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Illustration: Sarah Grillo/Axios

There's a big blind spot as governors weigh how and when to lift stay-at-home orders: If businesses' doors reopen, will the people come?

Why it matters: The economy has been ravaged by efforts to contain the coronavirus outbreak — and the recovery is dependent on whether Americans feel they can return to normal life without contracting the disease.

Driving the news: The Trump administration unveiled guidelines for states to gradually begin reopening their economies — starting with states that have "beautifully low" case numbers, as President Trump said in a phone call with governors.

Yes, but: While there may be pent up demand for things like haircuts, many Americans say they'll continue staying home until they feel it's safe.

  • "If people don’t have confidence that it’s safe to go out and go to your job or go to a store, they’re just not going to go regardless of what the government says,” Joshua Bolten, CEO of the Business Roundtable, a trade group for the world's biggest corporations, told CNBC.
  • After Trump’s announcement, Bolten said in a statement to Axios that business leaders welcomed the federal guidelines and look forward to working with officials on “public and workplace safety, testing and virus monitoring.”

Between the lines: A range of CEOs and government leaders agree that scaling up testing is crucial to convince Americans it's safe to engage in pre-coronavirus activities.

  • "Those who test positive could be quarantined and cared for, and everyone who tests negative could re-enter the economy with confidence," Amazon CEO Jeff Bezos wrote in his annual shareholder letter.
  • People will only return to work "after there’s enough capacity in the hospitals, after there’s proper amount of testing,” J.P. Morgan CEO Jamie Dimon told analysts this week.

The big picture: Many unemployed Americans plagued by financial hardship won't have a choice but to return to work, even if they feel unsafe. They're relying on employers making critical adjustments to put them, as well as customers, at ease when the economy re-opens.

  • Boeing says 27,000 workers, who were partially paid while facilities were shut down, will return to its plane-making factories in Washington State next week, where coronavirus cases have slowed.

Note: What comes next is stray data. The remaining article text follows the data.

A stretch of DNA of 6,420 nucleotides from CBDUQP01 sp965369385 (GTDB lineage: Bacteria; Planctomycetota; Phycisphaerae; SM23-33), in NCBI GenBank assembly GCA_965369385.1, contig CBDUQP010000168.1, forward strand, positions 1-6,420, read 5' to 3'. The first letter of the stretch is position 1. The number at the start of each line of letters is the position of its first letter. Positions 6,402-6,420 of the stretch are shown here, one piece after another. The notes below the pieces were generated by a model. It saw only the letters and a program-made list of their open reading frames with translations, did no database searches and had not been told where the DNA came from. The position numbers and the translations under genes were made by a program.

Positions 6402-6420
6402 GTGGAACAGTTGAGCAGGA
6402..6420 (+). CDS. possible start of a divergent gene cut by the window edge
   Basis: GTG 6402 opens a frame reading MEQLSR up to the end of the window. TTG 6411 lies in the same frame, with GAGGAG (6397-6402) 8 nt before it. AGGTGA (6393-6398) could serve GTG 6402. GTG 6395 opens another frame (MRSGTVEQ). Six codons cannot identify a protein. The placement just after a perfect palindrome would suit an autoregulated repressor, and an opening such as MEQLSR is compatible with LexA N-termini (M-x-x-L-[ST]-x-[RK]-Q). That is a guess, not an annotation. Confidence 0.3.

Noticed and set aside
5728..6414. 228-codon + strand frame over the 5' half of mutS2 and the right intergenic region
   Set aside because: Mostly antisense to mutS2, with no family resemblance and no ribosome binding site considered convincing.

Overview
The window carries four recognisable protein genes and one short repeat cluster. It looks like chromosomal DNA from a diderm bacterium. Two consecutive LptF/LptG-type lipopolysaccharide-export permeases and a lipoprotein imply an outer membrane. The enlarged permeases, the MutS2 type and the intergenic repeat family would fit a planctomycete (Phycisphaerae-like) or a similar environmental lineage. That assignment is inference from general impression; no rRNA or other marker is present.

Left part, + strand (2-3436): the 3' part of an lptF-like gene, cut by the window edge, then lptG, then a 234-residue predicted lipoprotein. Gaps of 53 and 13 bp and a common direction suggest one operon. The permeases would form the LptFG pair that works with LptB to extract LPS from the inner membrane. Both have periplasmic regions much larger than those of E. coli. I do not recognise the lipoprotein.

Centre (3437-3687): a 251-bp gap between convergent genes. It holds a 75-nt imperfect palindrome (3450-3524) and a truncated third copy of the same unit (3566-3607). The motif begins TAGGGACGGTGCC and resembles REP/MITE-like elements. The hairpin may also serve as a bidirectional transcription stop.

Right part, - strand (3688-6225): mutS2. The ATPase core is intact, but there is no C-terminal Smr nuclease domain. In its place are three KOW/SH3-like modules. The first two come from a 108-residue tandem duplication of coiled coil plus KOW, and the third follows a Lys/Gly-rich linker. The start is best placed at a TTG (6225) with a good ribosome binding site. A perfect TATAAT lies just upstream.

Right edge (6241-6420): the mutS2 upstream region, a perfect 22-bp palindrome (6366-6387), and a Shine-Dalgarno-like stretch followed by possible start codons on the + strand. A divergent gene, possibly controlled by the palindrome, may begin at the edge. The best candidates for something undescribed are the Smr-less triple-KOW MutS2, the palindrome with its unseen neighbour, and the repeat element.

• Their workplace will look a lot different: shifts will be staggered, managers will be required to check-in with employees about how they're feeling, and face coverings will be mandatory. The aerospace industry's leading union said they were reassured protective equipment will be supplied to employees.

To stave off any consumer concerns, companies are considering big changes to adhere to the new physical-distancing norm.

  • One example: The International Air Transport Association, a global airlines lobbying group, said leaving middle seats open to put more space between travelers "was among likely conditions for a resumption of air travel."
  • Airline passengers "won't return to travel until they feel personally safe in doing so," the group warns.
  • Shared office space pioneer WeWork, too, is planning big layout changes.

The other side: Some Americans are eager for stay-at-home orders to be lifted, even as coronavirus cases continue to surge.

  • In Michigan, protesters swarmed the Capitol to defy Gov. Gretchen Whitmer's lockdown orders.
  • "I'm just ready to go back to work," one protester told the Detroit Free Press.
  • Kentucky's Gov. Andy Beshear has also been a target. "I want to be in my church with our parish," a Kentucky protester told the Courier Journal on Thursday.

The bottom line: Reopening the economy will look different across America — but it will mean very little anywhere if people don't feel safe enough do the things that keep the economy humming.

  • One stark warning: "If we don’t get this right, the public health and economic costs could become even more daunting," Suzanne Clark, the U.S. Chamber of Commerce CEO, wrote in a USA Today op-ed.

Go deeper

35 mins ago - Health

CDC prepares tougher testing rules for international travelers

Travelers with their luggage arrive at a COVID-19 testing location at the airport in Los Angeles, Calif., on Nov. 23, 2021. Photo: Frederic J. Brown/AFP via Getty Images

The Centers for Disease Control and Prevention said Tuesday night that it is working to impose stricter testing requirements for international travelers due to the spread of the new Omicron variant.

The big picture: The new rules would require all international travelers, regardless of vaccination status, to show a negative test taken a day before their flight to the U.S. Currently, the CDC says fully vaccinated travelers are allowed to show a test taken no more than three days before their departure, AP reports.

Republicans threaten to shut down government over vaccine mandates

Sen. Mike Lee (R-Utah) in the Capitol in November 2020. Photo: Joshua Roberts/Getty Images

Conservative Republicans in the House and Senate are planning to force a government shutdown Friday to deny funding needed to enforce the Biden administration's vaccine mandates on the private sector, according to Politico.

Why it matters: Congress has until the end of the week to pass a stopgap measure to extend funding into 2022, though objection from a small group of Republicans could shut down the government.

Electric car prices could go up before they come down

Illustration: Eniola Odetunde/Axios

The secret to affordable electric vehicles is cheaper batteries. But after years of falling prices, battery costs are now headed in the wrong direction.

Why it matters: Costlier batteries could drive up the price of electric vehicles — threatening the auto industry's transition away from fossil fuels, and, in turn, society's fight against climate change.